Employees appointed under a temporary authorization (TAU) may be appointed on the basis of Actual Time Worked (ATW). ATW is a method that can be used to keep track of a TAU employee’s time to ensure that the Constitutional limit of nine months in any twelve consecutive months is not exceeded.

Typically, the ATW is 194 working days in 12 consecutive months, regardless of the classification or the Department the temporary appointment was served under, unless they have had a three-month break in service.

The time base of the employee and work schedule of the employee is used to determine when it is feasible to be placed on ATW basis.

  • FULL-TIME and PART-TIME temporary tenure employees, who work five days a week for the pay period are not to be placed on ATW.
  • PART-TIME temporary employees who do not work five days a week should be appointed on an ATW basis. It is appropriate because the employee does not work each work day of the month, and it might become desirable or necessary for the employee to work beyond nine calendar months. Therefore, it will be necessary to monitor the actual number of days worked in order to ensure that they do not exceed 194 working days in 12 consecutive months.
  • INTERMITTENT temporary employees work irregular hours and typically do not work each day. A TAU-intermittent employee also must be appointed on an ATW basis because it is necessary to have a record of days worked.

It is important to remember that intermittent time base employees have two controlling limitations when they have TAU appointments:

  1. The primary limit is the 9-month limit in any 12 consecutive months. There is no way by which the ATW limitation of 9 months or 194 working days in a 12 consecutive month period can be exceeded.
  2. All intermittent appointees may work no more than 1500 hours in any 12 consecutive months. When applying the 1500 hour limitation in a 12-calendar month period, every hour of work, including overtime and paid absences is counted. Because all paid time is included in the computation of the 1500 hour limitation, there is a possibility that this limitation may be reached before the TAU-ATW limitation. The 194 working days ATW can never be extended even if the 1500 hours have not been worked.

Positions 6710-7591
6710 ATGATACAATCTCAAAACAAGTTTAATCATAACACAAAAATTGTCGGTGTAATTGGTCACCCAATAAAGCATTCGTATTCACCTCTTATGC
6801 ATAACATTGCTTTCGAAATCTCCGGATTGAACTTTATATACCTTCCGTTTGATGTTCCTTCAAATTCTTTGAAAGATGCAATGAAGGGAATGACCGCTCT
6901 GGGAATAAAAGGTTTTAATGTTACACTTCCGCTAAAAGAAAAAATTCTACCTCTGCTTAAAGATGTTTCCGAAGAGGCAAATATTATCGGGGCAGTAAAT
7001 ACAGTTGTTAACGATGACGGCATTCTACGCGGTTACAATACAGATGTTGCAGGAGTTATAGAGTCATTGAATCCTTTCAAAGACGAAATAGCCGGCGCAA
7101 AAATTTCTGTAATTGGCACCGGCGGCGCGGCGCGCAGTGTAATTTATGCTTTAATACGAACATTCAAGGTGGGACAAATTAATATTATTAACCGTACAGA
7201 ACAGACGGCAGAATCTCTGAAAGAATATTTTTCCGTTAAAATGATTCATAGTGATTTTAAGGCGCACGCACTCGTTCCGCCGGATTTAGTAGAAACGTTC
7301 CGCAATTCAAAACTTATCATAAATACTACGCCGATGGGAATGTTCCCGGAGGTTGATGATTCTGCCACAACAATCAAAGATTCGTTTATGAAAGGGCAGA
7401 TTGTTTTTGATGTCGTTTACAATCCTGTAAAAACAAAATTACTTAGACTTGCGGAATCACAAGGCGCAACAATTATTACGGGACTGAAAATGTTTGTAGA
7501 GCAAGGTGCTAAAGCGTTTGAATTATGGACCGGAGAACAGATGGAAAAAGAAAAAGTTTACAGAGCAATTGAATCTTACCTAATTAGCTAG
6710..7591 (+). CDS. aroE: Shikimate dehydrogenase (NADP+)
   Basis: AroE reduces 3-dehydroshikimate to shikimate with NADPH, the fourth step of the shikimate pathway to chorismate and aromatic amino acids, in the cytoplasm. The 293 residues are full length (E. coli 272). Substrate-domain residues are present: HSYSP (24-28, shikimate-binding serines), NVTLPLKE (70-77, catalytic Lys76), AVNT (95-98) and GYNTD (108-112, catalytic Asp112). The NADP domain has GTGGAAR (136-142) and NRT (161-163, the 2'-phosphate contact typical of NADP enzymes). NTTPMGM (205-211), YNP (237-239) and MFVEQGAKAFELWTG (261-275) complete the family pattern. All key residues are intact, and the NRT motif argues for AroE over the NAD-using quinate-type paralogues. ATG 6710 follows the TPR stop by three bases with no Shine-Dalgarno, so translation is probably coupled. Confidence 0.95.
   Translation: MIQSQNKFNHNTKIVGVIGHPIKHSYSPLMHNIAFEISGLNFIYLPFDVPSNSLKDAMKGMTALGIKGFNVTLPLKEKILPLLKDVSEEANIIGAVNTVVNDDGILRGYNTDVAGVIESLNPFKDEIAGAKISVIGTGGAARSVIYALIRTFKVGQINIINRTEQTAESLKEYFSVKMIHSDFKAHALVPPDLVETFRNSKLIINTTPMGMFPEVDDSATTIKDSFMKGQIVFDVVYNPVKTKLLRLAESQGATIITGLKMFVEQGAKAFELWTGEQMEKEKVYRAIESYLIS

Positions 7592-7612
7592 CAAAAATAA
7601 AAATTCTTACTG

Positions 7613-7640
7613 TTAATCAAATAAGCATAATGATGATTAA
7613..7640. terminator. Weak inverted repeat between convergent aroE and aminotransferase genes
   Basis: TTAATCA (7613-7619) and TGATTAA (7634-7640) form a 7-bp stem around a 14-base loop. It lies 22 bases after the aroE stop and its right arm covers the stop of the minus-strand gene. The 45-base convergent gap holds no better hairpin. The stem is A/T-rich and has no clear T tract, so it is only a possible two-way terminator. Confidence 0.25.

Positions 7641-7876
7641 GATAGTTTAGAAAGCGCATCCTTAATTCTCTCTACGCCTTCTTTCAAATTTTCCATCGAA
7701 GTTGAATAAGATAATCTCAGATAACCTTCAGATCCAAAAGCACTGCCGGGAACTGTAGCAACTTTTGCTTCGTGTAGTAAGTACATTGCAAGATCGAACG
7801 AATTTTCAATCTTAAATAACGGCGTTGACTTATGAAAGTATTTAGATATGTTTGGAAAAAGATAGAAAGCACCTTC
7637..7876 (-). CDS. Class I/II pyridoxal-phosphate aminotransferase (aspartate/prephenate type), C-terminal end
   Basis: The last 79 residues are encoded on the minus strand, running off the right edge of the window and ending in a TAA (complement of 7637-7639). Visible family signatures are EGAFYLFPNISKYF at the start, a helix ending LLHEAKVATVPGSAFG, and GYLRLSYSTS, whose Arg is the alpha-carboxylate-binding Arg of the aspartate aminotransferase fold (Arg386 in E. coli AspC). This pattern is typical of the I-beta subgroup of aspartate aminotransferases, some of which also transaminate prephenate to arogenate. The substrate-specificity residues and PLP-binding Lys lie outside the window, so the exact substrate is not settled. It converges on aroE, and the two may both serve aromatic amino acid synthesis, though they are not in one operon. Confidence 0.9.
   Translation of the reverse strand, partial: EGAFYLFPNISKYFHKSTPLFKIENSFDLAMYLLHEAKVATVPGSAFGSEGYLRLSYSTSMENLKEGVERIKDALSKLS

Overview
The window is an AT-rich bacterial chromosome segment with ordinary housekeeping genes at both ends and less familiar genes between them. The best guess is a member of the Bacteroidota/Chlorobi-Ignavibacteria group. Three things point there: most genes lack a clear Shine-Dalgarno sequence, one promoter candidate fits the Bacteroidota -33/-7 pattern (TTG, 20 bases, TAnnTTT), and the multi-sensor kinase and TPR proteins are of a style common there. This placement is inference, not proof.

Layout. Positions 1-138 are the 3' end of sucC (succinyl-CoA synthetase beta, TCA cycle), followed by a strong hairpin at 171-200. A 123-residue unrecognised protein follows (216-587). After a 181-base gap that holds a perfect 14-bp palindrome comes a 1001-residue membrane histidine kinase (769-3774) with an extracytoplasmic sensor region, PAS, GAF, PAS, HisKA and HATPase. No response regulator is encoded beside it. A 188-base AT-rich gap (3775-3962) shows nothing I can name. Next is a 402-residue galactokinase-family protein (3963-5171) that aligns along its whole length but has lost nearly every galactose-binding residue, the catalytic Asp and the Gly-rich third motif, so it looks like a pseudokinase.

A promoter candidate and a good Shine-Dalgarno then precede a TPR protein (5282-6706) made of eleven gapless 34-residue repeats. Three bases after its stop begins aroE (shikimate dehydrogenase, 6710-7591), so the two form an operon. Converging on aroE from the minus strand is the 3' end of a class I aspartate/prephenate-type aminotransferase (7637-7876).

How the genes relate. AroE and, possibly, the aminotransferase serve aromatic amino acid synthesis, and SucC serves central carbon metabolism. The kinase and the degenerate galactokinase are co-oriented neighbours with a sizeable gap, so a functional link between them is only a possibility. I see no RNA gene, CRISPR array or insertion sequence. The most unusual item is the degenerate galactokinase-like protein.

An employee appointed on a TAU-ATW basis is not expected to work all of the working days of a month. When computing ATW, 194 working days equals 9 months. Time is accrued by month so that the immediate prior 12-calendar months are the ones used to count the 194 working days. After the employee works 12 consecutive calendar moths from the effective date of the appointment and s/he has not worked 194 working days, a sliding scale is applied. The 194 working days are accumulated as follows:

  1. Any day on which the employee physically worked, regardless of the length of time worked on that day (e.g., 2 hours or 10 hours counts as one day).
  2. Any day for which the employee is on paid absence (e.g., vacation, sick leave, compensating time off, etc.).
  3. Any holiday for which the employee receives either full or partial pay. If the employee works on the holiday, the day is counted only once regardless of the rate of pay (e.g., straight time, time and one half, double time, etc.). Employees appointed on a temporary authorization (TAU) ATW basis may work up to a maximum of 194 working days in a consecutive 12-month period. There is no limit to the number of hours these employees may work in a day.

An employee appointed on an ATW basis need not be separated when the 194 working days maximum is reached; however, that employee cannot work again until the ATW balance is reduced by the prior year’s days worked.


Responsible Control Agency

  • State Personnel Board

Laws and Regulations

  • Government Code section 18529, 18552, 19058, 19059